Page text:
Verbal aggression may signal depression

COLUMBIA, Mo., Nov. 11 (UPI) -- Nursing home residents who began using aggressive language were 69 percent more likely than others to be diagnosed with depression, U.S. researchers say.

Lorraine Phillips of the University of Missouri in Columbia says increased verbal aggression may signal depression in the elderly.


"Depression is currently diagnosed using several methods that emphasize mood symptoms including interviewing and self-reporting of depression symptoms," Phillips said in a statement. "However, since elderly depression may appear with non-mood symptoms, these characteristics identified in this study can help diagnose depression that may be overlooked by traditional screening methods."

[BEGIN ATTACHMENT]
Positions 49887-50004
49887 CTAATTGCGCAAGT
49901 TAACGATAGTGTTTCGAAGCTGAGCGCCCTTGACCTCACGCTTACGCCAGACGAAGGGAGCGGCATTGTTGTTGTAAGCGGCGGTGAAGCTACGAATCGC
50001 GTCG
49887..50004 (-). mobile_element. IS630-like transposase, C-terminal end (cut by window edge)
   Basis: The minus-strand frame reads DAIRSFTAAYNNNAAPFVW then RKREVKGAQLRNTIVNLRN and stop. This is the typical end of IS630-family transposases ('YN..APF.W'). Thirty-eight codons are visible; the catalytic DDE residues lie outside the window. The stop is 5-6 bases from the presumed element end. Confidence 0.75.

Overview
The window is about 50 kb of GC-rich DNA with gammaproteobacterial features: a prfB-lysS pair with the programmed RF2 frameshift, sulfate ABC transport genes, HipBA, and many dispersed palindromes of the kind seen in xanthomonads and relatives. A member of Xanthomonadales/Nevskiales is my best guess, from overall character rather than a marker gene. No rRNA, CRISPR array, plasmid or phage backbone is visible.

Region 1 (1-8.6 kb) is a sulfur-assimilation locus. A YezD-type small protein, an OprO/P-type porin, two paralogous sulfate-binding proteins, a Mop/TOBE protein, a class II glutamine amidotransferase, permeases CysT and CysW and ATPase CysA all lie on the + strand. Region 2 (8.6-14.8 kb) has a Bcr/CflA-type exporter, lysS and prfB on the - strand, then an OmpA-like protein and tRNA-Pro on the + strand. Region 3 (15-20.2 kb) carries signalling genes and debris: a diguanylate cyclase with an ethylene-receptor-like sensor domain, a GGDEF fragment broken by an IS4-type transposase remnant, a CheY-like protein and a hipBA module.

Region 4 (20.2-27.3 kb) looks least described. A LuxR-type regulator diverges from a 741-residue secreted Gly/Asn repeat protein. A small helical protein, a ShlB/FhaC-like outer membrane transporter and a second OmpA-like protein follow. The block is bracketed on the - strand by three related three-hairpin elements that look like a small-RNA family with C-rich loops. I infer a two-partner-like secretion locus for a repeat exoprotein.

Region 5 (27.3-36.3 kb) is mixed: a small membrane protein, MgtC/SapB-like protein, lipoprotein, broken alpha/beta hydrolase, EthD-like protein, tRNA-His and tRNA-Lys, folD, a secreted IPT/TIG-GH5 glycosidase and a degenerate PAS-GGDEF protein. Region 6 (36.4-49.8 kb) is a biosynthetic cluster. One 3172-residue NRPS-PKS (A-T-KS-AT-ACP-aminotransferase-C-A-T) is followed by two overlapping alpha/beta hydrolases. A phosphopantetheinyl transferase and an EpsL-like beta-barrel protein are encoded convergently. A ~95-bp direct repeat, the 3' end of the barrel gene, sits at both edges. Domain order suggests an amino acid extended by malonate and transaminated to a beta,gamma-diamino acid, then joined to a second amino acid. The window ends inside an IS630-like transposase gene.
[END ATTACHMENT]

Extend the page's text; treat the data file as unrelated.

Phillips and colleagues found non-mood signs of depression as they analyzed information from the Missouri Minimum Data Set -- a federally mandated clinical assessment of Medicare/Medicaid-certified nursing home residents -- on more than 14,000 nursing home residents age 65 and older not diagnosed with depression when the study began.

Non-mood depression-associated changes noted in the study, published in the Journal of Gerontological Nursing, included:

-- Urinary incontinence

-- Increased pain

-- Weight loss

-- Changes in care needs

-- Reduced cognitive ability

-- Decline in performance of daily living activities such as dressing one's self.


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